Serena review — Melodrama with a Capital “M”

Directed by Susanne Bier, written by Christopher Kyle adapting a book by Ron Rash

If Serena was in Danish or French, I think the film would be garnering a lot more positive reviews than it is.  In English we just don’t have as much time for this kind of a story, with characters’ emotions raging away, people behaving as if they’re in a Greek tragedy.

That said, Serena isn’t very good. But I’ll also add that, thanks largely to Jennifer Lawrence, it’s at least 10% better than the 31% on Rotten Tomatoes would indicate.

It’s set after the market crash of 1929—a burgeoning timber business down in North Carolina is going off the rails thanks to diminishing investments and poor management by the owner, George Pemberton (Bradley Cooper). On a business trip to the city he meets the love of his life, a forthright “broad” named Serena (Lawrence). In a whirlwind romance depicted by a montage, naturally, they hook up and get married.

She grew up in the woods in Colorado and knows a thing about the timber business. Back at the camp she immediately takes to being a partner as well as a wife, ruffling the feathers of Pemberton’s number one guy Buchanan (David Dencik), while earning the respect of tracker and all around hard man Galloway (Rhys Ifans). Meanwhile, Pemberton,  with his dodgy accounting and opposition to the area being declared a national park, has attracted the attention of the local sheriff (Toby Jones). And Pemberton’s gotten one of his employees (Ana Ularu) in a family way, which will certainly complicate his life and his relationship with his new bride.


Serena struggles to find a real narrative thrust in the midst of all of these scattered threads of plot, through multiple scenes of people staring at each other around steam trains, swinging axes, and lingering in yards of mud. It’s not a tale of a raging, unstoppable capitalist a la There Will Be Blood, nor is it a Bonnie and Clyde-styled love story about two same-thinking unlawful iconoclasts. Either of those tropes would have been better, actually. It’s simply a drama absent any kind of subtlety that sinks into a morass of muddied motivations. Bier has played these kinds of notes to a more effective tune before, in After The Wedding and Brothers, for example. But as the third act of Serena rolls around, everything falls apart, including any real cohesiveness in the plot.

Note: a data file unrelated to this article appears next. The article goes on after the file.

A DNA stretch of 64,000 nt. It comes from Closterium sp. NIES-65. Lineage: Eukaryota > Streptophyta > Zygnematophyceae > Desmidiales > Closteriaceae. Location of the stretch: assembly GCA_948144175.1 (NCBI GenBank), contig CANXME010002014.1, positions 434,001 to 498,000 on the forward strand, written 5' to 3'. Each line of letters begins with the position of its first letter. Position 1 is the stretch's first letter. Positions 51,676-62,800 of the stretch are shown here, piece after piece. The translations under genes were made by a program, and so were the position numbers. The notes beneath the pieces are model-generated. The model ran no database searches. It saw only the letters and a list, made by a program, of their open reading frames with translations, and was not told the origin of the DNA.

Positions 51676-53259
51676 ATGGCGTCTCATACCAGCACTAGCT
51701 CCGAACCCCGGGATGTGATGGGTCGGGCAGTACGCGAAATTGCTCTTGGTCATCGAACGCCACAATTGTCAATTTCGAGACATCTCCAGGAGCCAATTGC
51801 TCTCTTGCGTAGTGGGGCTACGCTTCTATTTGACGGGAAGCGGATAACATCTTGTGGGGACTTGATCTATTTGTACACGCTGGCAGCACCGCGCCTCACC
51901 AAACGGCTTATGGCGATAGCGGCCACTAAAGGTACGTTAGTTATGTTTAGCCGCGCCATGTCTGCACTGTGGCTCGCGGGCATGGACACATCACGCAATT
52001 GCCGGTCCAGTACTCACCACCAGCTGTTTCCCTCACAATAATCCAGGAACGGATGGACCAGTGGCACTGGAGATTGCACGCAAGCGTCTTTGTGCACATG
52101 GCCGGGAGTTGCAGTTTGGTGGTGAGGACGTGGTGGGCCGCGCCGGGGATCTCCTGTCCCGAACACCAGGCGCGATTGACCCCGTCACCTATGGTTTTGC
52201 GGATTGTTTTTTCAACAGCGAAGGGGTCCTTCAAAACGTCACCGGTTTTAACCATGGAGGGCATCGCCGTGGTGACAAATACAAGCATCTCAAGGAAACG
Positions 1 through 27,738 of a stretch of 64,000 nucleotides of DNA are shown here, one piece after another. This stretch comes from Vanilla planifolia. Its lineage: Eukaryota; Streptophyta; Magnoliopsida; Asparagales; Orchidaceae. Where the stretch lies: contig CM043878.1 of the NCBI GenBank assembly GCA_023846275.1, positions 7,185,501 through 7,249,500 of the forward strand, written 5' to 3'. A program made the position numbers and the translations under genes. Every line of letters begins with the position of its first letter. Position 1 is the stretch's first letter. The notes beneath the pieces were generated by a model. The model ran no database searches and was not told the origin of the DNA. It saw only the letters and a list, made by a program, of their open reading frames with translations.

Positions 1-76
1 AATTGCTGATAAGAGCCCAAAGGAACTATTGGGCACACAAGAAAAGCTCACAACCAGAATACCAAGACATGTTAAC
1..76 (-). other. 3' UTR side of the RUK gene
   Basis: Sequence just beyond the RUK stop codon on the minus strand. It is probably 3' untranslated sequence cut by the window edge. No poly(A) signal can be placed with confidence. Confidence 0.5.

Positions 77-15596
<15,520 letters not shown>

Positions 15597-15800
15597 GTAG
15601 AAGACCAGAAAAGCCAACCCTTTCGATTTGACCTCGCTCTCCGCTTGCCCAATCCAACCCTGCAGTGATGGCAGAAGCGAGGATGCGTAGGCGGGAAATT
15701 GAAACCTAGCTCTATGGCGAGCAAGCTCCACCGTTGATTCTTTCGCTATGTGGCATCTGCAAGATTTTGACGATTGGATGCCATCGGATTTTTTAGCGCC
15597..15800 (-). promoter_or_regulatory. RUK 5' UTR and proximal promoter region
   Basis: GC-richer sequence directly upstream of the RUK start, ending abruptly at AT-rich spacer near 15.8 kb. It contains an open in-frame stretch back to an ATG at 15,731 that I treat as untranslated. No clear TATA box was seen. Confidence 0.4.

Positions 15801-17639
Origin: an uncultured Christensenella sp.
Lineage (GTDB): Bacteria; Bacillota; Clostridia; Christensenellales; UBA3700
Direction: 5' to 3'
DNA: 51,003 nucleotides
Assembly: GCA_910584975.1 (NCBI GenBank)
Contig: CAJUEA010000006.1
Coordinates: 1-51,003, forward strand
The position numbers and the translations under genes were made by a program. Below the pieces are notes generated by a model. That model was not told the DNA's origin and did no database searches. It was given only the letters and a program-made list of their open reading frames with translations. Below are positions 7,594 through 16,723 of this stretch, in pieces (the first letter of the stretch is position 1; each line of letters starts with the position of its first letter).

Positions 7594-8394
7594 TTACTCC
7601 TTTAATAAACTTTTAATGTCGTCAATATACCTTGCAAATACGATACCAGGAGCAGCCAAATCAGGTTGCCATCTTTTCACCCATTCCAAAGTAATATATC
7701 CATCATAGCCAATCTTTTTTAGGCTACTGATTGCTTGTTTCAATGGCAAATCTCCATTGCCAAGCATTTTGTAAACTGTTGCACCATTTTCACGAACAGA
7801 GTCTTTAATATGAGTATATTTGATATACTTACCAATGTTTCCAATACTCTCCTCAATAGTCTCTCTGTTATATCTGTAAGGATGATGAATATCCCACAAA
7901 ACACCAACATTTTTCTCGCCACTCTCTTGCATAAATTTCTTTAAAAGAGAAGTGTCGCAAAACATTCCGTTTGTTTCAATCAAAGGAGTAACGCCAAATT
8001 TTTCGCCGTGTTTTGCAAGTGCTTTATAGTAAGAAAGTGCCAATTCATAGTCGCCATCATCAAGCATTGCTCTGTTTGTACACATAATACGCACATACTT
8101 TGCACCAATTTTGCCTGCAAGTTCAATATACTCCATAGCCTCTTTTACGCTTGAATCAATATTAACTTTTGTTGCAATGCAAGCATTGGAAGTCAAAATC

I’ve never seen the cover of Rash’s novel, but I can imagine it has a guy who looks a bit like Cooper standing on a misty hilltop, one boot on the remains of a mountain lion, wearing an open white shirt showing off his chest and abs, and behind him, on horseback and carrying a rifle, the titular beautiful blonde, her hair perfect, her bodice ripped.

The film’s secret weapon, and what makes it worth sitting through at all, is Lawrence.


I’ve observed that she makes every movie she’s in better just by her presence—she lifts the quality of all the actors around her, as only the most authentic performers can do. And while her character never really gets to be as effective as you hope she’ll be before she skips into the deeper pools of madness, you still can’t take your eyes off her.

In recent big budget fantasy and indie comedy pictures she’s proven she’s the heir to talented young female stars of the past. Here she shows she can swing for the fences like Barbara Stanwyck or Joan Crawford once did in those 40s and 50s potboilers.

Unfortunately, Cooper underplays, which is the wrong choice for this kind of material. He needs to burn bright and chew the scenery, but instead is soft and a bit shallow.

I should also mention Ifans, who has carved out a hell of a career as a character actor and master of many accents. I’ll probably always think of him as Hugh Grant’s ridiculous Welsh roomie in Notting Hill, but here he broods with effective menace.

About the author


Carsten Knox is a massive, cheese-eating nerd. In the day he works as a journalist in Halifax, Nova Scotia. At night he stares out at the rain-slick streets, watches movies, and writes about what he's seeing.